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Is Sudden Infant Death Really Heiner Syndrome?

Heiner syndrome is a food hypersensitivity lung disease that affects infants, and is usually caused by cow's milk protein. This disease is often misdiagnosed in healthy children, and not diagnosed at all during the tragic hours after an infant's death.

This terribly misunderstood disease strikes children between the ages of 6 months and two years, often during the hours after consuming their last bottle of cow's milk or formula. The symptoms of Heiner's Disease are remarkably similar to the vast variety of symptoms attributed to Sudden Infant Death Syndrome (SIDS).

Sadly, parents often miss the onset of Heiner's which includes ear aches and ear infections, tummy aches, and typical cold symptoms including a runny nose. The child often develops anemia as a result of intestinal bleeding caused by cow's milk hypersensitivity. One sign is dark stools caused by dead red blood cells.

If any of the above symptoms are observed, the cure is a simple one: total immediate elimination of all cow's milk and dairy products.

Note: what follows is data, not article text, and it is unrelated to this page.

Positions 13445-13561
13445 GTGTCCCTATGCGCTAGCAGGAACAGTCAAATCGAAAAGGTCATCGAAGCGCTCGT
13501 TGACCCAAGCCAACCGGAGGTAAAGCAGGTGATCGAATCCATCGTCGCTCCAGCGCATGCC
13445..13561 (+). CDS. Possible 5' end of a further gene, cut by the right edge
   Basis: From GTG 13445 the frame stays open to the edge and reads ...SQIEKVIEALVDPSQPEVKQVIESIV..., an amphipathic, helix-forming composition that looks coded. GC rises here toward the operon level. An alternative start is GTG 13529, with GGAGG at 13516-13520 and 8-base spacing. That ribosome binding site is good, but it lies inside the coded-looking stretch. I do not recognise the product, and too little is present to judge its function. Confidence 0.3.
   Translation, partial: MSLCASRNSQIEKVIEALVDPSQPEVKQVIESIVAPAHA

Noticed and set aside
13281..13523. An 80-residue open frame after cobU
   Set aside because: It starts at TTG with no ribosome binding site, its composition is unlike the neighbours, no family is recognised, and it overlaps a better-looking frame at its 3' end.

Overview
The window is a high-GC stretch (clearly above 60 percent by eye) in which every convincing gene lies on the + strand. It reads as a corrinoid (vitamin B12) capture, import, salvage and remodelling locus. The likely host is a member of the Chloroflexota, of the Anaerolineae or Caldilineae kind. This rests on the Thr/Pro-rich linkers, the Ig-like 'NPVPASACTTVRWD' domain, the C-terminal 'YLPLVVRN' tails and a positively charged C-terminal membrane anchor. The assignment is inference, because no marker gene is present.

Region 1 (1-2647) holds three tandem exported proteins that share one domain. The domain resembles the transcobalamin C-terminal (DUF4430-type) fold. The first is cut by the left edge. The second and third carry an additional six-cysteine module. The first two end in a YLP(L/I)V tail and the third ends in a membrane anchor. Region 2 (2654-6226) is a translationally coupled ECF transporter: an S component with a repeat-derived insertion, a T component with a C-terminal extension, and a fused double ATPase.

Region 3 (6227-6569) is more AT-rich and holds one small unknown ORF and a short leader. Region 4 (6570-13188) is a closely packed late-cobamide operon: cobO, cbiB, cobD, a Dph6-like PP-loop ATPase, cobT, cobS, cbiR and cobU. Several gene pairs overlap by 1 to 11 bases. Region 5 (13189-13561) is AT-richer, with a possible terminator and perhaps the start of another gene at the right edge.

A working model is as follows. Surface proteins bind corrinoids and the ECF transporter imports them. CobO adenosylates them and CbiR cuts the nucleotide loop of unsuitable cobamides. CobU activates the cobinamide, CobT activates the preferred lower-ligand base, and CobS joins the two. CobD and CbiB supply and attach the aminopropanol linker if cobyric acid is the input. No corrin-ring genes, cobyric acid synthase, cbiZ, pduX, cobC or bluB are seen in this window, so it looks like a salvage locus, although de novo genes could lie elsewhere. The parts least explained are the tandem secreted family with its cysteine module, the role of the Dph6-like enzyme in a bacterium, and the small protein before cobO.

Dr. Frank Oski (once chief of pediatrics at Johns Hopkins Medical School) suggested that fifty percent of children suffer from one or more of these symptoms, and regretted the fact that parents rarely if ever make the connection to milk consumption.

Heiner's Syndrome might very well be the least understood and most misdiagnosed disease in the medical literature. For many infants, the implications can be heartbreaking and catastrophic.

"Hypersensitivity to milk is implicated as a cause of sudden death in infancy."

The Lancet, vol. 2, 7160, November 19, 1960

"Those infants who died of SIDS expressed inappropriate or inflammatory responses suggesting violent allergic reactions to a foreign protein."

The Lancet, vol. 343, June 4, 1994,

"Those who consumed cows milk were fourteen times more likely to die from diarrhea-related complications and four times more likely to die of pneumonia than were breast-fed babies. Intolerance and allergy to cow's milk products is a factor in sudden infant death syndrome."

The Lancet, vol. 344, November 5, 1994

"Formula fed infants developed symptoms of allergic rejection to cow milk proteins before one month of age. The majority of infants tested had two or more symptoms...About 50-70 percent experienced rashes or other skin symptoms, 50-60 percent gastrointestinal symptoms, and 20-30 percent respiratory symptoms. The recommended therapy is to avoid cow's milk."

Pediatr.-Allergy-Immunol., 1994, 5(5 Suppl)

Robert Cohen

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